Quetzal Co-Op roasts coffee with a conscience

Quetzal Co-Op remains a community project of the greater Tonatierra nonprofit organization, but is in the process of becoming a benefit corporation. (Valerie Quintana/DD)

Quetzal Co-Op is a local coffee roaster with a mission to use a simple cup of joe to help protect the indigenous peoples community.

The nonprofit is a project run by Tonatierra, a community-based organization of indigenous people, to sell fair-trade organic whole coffee beans online.

Established in 1994, Tonatierra was born out of the struggle to secure rights for everyday farmworkers in Arizona. Today, it continues to serve as an indigenous peoples grassroots community by fighting for social justice and sustainability, according to its official website.

The organization’s project coordinator of 18 years, Evie Reyes-Aguirre, said Quetzal Co-Op remains a community project of the greater Tonatierra nonprofit organization, but plans to change this are underway.

“We are in the process of becoming a benefit corporation,” Aguirre said. “A business with a specific mission.”

A benefit corporation is a for-profit corporate entity that also provides general social benefit as part of its legally-defined goals. Arizona is one of 30 states that authorize this type of corporation.

The organization sells its coffee by the pound. One pound of coffee costs $15 and a 10-ounce bag costs $10. Buyers can contact Quetzal Co-Op to schedule appointments or purchase the coffee directly online.

The at-or-above fair-trade coffee is imported from Guatemala and Chiapas, Mexico.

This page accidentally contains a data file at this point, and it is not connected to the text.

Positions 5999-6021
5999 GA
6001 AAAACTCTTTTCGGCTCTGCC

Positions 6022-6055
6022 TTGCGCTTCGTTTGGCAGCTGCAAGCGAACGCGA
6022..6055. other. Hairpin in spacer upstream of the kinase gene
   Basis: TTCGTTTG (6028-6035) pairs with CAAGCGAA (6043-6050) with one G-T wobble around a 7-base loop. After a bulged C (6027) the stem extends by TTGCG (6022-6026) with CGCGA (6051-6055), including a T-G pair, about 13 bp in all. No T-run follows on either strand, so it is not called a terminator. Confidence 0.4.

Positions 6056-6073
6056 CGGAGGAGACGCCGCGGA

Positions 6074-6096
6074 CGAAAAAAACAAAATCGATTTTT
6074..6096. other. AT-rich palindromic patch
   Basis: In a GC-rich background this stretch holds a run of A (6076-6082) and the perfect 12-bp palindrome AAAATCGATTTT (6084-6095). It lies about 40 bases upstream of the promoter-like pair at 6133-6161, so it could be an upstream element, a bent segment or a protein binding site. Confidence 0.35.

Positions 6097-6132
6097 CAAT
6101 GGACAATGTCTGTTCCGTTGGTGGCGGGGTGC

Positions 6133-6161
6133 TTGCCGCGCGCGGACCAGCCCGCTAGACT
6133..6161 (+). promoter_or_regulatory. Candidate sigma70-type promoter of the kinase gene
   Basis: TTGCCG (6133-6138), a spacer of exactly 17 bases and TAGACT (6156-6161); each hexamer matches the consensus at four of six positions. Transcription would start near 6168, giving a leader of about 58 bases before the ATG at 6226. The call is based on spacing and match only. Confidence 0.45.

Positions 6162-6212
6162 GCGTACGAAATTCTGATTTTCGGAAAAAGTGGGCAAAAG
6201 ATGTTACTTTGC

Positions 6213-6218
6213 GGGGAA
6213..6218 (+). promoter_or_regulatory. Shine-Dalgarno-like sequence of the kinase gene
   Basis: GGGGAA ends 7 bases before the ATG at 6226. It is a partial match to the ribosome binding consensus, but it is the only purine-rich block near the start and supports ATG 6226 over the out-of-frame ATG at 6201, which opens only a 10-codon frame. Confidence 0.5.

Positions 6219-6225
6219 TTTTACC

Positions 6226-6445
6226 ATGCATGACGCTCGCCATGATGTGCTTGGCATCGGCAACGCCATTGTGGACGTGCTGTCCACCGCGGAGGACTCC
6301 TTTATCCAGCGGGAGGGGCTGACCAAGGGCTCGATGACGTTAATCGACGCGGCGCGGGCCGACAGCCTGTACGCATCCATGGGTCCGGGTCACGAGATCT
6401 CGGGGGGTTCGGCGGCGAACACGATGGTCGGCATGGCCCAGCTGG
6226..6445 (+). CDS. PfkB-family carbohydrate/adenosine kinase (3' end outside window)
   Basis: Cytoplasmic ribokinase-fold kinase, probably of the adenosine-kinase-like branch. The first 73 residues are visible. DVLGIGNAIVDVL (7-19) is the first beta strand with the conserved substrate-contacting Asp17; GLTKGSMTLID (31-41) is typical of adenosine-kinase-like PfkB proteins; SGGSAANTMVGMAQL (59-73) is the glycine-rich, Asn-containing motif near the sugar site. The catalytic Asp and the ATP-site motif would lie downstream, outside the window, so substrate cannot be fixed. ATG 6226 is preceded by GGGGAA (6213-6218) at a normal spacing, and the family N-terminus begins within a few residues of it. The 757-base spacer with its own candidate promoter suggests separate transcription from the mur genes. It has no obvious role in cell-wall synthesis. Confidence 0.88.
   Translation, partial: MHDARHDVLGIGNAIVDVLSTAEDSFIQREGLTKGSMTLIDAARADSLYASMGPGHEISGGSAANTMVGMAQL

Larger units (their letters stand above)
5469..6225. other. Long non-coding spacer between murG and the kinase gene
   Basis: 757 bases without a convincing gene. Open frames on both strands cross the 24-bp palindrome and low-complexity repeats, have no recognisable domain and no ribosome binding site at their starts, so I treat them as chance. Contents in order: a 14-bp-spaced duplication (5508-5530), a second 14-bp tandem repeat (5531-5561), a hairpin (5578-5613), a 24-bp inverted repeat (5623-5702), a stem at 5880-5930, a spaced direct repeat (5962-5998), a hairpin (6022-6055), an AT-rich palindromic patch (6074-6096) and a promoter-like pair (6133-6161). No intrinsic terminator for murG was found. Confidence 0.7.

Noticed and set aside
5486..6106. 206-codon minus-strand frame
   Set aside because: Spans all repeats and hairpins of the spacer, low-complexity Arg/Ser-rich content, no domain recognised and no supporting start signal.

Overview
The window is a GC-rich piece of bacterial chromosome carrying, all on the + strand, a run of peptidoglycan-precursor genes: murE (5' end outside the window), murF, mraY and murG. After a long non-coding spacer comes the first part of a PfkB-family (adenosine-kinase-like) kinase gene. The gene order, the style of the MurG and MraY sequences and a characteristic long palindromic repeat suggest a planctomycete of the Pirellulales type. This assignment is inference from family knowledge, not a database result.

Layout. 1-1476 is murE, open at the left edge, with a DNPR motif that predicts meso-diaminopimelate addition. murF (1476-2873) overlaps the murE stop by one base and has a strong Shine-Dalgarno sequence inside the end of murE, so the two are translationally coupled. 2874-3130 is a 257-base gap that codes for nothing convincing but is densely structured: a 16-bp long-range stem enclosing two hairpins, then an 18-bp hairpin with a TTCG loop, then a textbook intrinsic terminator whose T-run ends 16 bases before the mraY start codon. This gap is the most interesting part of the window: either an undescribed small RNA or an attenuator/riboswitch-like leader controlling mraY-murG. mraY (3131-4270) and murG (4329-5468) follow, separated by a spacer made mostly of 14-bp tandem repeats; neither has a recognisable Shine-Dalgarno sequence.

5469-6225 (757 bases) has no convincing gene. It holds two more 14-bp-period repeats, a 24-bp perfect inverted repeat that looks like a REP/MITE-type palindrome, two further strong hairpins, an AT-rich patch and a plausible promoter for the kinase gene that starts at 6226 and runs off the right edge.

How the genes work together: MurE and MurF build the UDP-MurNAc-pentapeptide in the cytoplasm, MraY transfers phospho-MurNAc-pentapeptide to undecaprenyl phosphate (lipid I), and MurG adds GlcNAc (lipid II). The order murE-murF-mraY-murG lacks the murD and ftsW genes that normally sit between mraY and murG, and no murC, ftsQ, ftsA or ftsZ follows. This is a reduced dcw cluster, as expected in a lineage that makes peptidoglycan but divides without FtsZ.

Aguirre said the organization is not currently working with local coffee shops or restaurants, but is in the process of doing so. She said a couple of meetings have been set up with potential coffee retailers.

According to Aguirre, the co-op mostly sells coffee to local and Salt River Reservation fire departments, as well as online.

Phoenix residents Alicia Vasquez and Gina Mendoza have both tried the organization’s coffee.

“I love it, it’s the best coffee I have ever had. I fell in love with it the second I tried it,” Vasquez said. “It’s fresh, rich and just amazing.”

Mendoza said that she used to think all coffee tasted the same before she tried this one.

“It’s not like Starbucks, it’s not like Dutch Bro’s, certainly not like McDonald’s,” Mendoza said. “It’s unique.”

Aguirre said what differentiates Quetzal Co-Op from other coffee is that it comes from sustainable farms.

“Our project focuses on sustainability and we work with indigenous cooperatives,” Aguirre said. “We pay them fair prices.”

Aguirre said the organization works with indigenous people because they are often the ones who are taken advantage of by larger corporations. She said the organization also works as an advocacy group.

“The workers themselves get paid so little,” Aguirre said. “It wasn’t just about the advocacy, it was about how we can help the communities. It’s important for us to give back to the community.”

Aguirre described Quetzal Co-Op as an organization “building community ecology.”

“It means everything to me. The organization itself is a cultural educational organization,” Aguirre said. “It’s also an indigenous advocacy group. It’s about how we can help indigenous communities help themselves.”

Contact the reporter Valeria.Quintana@asu.edu.